Anna Laetitia Barbauld
Washing-Day - Poem by Anna Laetitia Barbauld
--- and their voice,
Turning again towards childish treble, pipes
And whistles in its sound. ---
The Muses are turned gossips; they have lost
The buskined step, and clear high-sounding phrase,
Language of gods. Come then, domestic Muse,
In slipshod measure loosely prattling on
Of farm or orchard, pleasant curds and cream,
Or drowning flies, or shoe lost in the mire
By little whimpering boy, with rueful face;
Come, Muse, and sing the dreaded Washing-Day.
Ye who beneath the yoke of wedlock bend,
With bowed soul, full well ye ken the day
Which week, smooth sliding after week, brings on
Too soon;—for to that day nor peace belongs
Nor comfort;—ere the first gray streak of dawn,
The red-armed washers come and chase repose.
Nor pleasant smile, nor quaint device of mirth,
E'er visited that day: the very cat,
From the wet kitchen scared and reeking hearth,
Visits the parlour,—an unwonted guest.
The silent breakfast-meal is soon dispatched;
Uninterrupted, save by anxious looks
Cast at the lowering sky, if sky should lower.
From that last evil, O preserve us, heavens!
For should the skies pour down, adieu to all
Remains of quiet: then expect to hear
Of sad disasters,—dirt and gravel stains
Hard to efface, and loaded lines at once
Snapped short,—and linen-horse by dog thrown down,
And all the petty miseries of life.
Saints have been calm while stretched upon the rack,
And Guatimozin smiled on burning coals;
But never yet did housewife notable
Greet with a smile a rainy washing-day.
—But grant the welkin fair, require not thou
Who call'st thyself perchance the master there,
Or study swept, or nicely dusted coat,
Or usual 'tendance;—ask not, indiscreet,
Thy stockings mended, though the yawning rents
Gape wide as Erebus; nor hope to find
Some snug recess impervious: shouldst thou try
The 'customed garden walks, thine eye shall rue
The budding fragrance of thy tender shrubs,
Myrtle or rose, all crushed beneath the weight
Of coarse checked apron,—with impatient hand
Twitched off when showers impend: or crossing lines
Shall mar thy musings, as the wet cold sheet
Flaps in thy face abrupt. Woe to the friend
Whose evil stars have urged him forth to claim
On such a day the hospitable rites!
Looks, blank at best, and stinted courtesy,
Shall he receive. Vainly he feeds his hopes
With dinner of roast chicken, savoury pie,
Or tart or pudding:—pudding he nor tart
That day shall eat; nor, though the husband try,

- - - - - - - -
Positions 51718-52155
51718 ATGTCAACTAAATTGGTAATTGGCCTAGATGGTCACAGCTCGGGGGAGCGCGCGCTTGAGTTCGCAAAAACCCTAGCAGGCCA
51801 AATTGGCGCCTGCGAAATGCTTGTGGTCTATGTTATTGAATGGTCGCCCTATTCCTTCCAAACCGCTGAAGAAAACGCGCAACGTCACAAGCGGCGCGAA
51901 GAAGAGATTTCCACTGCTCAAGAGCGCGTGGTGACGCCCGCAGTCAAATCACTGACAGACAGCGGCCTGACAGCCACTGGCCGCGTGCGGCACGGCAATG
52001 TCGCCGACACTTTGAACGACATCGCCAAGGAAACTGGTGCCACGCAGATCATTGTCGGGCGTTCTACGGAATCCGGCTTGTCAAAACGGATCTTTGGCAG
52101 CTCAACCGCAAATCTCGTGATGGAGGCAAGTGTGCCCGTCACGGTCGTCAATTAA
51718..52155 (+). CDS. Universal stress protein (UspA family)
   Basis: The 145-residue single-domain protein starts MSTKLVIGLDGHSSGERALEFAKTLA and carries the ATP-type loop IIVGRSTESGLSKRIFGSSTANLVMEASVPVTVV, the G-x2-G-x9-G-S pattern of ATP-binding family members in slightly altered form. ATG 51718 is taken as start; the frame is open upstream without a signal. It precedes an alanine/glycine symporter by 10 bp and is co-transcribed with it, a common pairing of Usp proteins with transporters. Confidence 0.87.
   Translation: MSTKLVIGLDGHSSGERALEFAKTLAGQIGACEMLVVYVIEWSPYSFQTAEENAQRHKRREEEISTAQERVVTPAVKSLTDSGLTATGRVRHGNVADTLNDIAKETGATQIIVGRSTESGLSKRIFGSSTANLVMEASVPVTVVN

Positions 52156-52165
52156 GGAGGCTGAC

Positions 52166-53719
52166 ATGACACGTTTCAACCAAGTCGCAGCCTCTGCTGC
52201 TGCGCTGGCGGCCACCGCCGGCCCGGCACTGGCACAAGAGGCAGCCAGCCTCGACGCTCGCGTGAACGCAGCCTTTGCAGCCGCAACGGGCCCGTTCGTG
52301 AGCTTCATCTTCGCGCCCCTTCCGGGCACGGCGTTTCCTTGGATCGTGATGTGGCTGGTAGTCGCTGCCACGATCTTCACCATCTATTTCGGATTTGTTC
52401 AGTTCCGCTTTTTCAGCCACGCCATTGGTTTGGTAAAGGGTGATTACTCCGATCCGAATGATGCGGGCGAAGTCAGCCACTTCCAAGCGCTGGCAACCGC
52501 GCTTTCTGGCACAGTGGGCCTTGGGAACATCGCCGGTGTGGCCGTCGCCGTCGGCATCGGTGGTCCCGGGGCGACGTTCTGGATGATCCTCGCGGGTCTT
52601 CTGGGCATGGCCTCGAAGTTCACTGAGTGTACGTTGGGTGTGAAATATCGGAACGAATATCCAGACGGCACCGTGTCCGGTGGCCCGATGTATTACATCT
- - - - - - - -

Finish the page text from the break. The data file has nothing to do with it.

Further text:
Mending what can't be helped, to kindle mirth
From cheer deficient, shall his consort's brow
Clear up propitious:—the unlucky guest
In silence dines, and early slinks away.
I well remember, when a child, the awe
This day struck into me; for then the maids,
I scarce knew why, looked cross, and drove me from them:
Nor soft caress could I obtain, nor hope
Usual indulgencies; jelly or creams,
Relic of costly suppers, and set by
For me their petted one; or buttered toast,
When butter was forbid; or thrilling tale
Of ghost or witch, or murder—so I went
And sheltered me beside the parlour fire:
There my dear grandmother, eldest of forms,
Tended the little ones, and watched from harm,
Anxiously fond, though oft her spectacles
With elfin cunning hid, and oft the pins
Drawn from her ravelled stocking, might have soured
One less indulgent.—
At intervals my mother's voice was heard,
Urging dispatch: briskly the work went on,
All hands employed to wash, to rinse, to wring,
To fold, and starch, and clap, and iron, and plait.
Then would I sit me down, and ponder much
Why washings were. Sometimes through hollow bowl
Of pipe amused we blew, and sent aloft
The floating bubbles; little dreaming then
To see, Mongolfier, thy silken ball
Ride buoyant through the clouds—so near approach
The sports of children and the toils of men.
Earth, air, and sky, and ocean, hath its bubbles,
And verse is one of them—this most of all.
Comments about Washing-Day by Anna Laetitia Barbauld
Read this poem in other languages
This poem has not been translated into any other language yet.
Still I Rise
The Road Not Taken
If You Forget Me
Edgar Allan Poe
Stopping By Woods On A Snowy Evening
Do Not Stand At My Grave And Weep
Mary Elizabeth Frye
I Do Not Love You Except Because I Love You